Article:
The Premier Basketball League has had two slam-dunks that have resulted in broken backboards. Both came consecutively in the 2008 and 2009 PBL Finals, and both were achieved by Sammy Monroe of the Rochester Razorsharks.

Dunking in women's play

Lisa Leslie was the first woman to score a dunk in the WNBA.
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Dunking is much less common in women's basketball than in men's play. Georgeann Wells, as a 6'7" junior playing for West Virginia University became the first woman to score a slam dunk in women's collegiate play, in a game against the University of Charleston on December 21, 1984.[9]

In professional WNBA play, a total of six dunks have been scored. Lisa Leslie of the Los Angeles Sparks was the first to score a dunk, on July 30, 2002 against the Miami Sol. Leslie also scored the second dunk in WNBA history on July 9, 2005. Other professional women's players who have scored dunks are Michelle Snow, Candace Parker (twice), and Sylvia Fowles.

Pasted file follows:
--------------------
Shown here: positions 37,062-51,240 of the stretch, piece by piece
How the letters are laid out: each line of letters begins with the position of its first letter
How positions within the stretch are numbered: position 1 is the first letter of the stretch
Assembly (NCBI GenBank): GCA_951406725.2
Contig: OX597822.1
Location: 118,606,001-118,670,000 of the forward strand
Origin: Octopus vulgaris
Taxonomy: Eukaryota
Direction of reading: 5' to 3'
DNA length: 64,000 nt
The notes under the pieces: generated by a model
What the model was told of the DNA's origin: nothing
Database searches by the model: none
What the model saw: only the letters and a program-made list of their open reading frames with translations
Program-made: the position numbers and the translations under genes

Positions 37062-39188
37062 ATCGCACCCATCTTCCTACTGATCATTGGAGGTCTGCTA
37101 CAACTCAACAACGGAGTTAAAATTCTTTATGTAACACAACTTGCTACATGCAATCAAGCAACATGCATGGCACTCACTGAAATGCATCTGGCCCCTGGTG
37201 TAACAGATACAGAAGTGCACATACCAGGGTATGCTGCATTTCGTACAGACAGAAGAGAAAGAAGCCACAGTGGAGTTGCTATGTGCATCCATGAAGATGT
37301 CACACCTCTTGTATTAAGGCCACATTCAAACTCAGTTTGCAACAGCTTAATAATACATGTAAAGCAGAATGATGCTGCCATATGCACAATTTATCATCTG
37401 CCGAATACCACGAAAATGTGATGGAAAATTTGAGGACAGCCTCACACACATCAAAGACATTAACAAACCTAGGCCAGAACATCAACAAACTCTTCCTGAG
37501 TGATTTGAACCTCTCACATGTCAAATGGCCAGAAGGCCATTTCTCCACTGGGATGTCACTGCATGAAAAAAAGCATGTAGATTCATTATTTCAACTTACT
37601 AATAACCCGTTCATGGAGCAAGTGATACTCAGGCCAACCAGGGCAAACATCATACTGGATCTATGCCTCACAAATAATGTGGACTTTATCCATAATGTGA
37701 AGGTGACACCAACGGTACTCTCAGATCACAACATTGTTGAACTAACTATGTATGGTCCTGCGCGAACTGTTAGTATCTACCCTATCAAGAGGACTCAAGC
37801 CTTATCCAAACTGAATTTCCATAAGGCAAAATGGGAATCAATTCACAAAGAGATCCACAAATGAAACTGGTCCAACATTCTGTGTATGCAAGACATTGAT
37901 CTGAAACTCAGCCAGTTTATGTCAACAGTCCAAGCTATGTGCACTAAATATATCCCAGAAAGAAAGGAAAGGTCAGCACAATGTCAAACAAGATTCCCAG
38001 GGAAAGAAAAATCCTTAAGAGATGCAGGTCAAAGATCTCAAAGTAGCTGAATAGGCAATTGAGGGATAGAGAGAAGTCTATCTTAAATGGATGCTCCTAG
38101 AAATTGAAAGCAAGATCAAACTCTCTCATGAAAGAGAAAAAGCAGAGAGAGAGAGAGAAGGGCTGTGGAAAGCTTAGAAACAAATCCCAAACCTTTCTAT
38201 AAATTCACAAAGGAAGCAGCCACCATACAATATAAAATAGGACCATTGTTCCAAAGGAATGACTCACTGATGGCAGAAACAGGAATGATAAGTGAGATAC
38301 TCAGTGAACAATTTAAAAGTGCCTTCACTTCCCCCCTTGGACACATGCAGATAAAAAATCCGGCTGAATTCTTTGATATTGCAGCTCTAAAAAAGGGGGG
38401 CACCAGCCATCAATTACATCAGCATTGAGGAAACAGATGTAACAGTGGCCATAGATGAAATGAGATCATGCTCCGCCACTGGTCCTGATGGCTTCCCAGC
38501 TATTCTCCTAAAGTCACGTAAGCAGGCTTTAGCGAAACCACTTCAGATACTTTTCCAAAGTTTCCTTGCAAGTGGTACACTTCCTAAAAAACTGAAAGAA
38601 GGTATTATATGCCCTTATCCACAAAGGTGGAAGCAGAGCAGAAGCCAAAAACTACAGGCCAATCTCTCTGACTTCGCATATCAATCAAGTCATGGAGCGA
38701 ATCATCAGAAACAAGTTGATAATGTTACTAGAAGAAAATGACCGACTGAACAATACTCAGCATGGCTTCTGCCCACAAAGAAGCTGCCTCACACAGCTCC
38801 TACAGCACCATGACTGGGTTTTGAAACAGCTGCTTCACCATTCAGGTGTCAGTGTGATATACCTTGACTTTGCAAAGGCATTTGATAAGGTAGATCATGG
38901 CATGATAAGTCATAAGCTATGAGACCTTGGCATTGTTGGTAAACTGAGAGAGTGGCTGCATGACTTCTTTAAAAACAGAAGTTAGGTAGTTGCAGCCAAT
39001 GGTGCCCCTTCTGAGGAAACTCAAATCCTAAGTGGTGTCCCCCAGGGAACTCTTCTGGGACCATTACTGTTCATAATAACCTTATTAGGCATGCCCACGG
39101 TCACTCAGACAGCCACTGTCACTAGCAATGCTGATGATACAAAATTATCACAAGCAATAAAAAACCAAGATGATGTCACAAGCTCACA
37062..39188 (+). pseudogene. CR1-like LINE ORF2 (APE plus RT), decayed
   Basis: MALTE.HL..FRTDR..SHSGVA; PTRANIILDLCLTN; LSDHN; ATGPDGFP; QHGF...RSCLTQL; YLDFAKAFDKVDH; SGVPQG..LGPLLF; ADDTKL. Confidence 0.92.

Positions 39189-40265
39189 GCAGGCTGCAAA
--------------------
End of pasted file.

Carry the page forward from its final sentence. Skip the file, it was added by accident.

Use as a phrase

The phrase "slam dunk" is often used outside of basketball to refer colloquially to something that was accomplished in an impressive manner or that was an easy success (a sure thing). For example "getting funding for that project is not a slam dunk."[10]

In December 2002, then CIA director George J. Tenet assured President George W. Bush that the case for the existence of Weapons of Mass Destruction in Iraq was a "slam dunk". His use of the term became notorious when none were ultimately found.[11]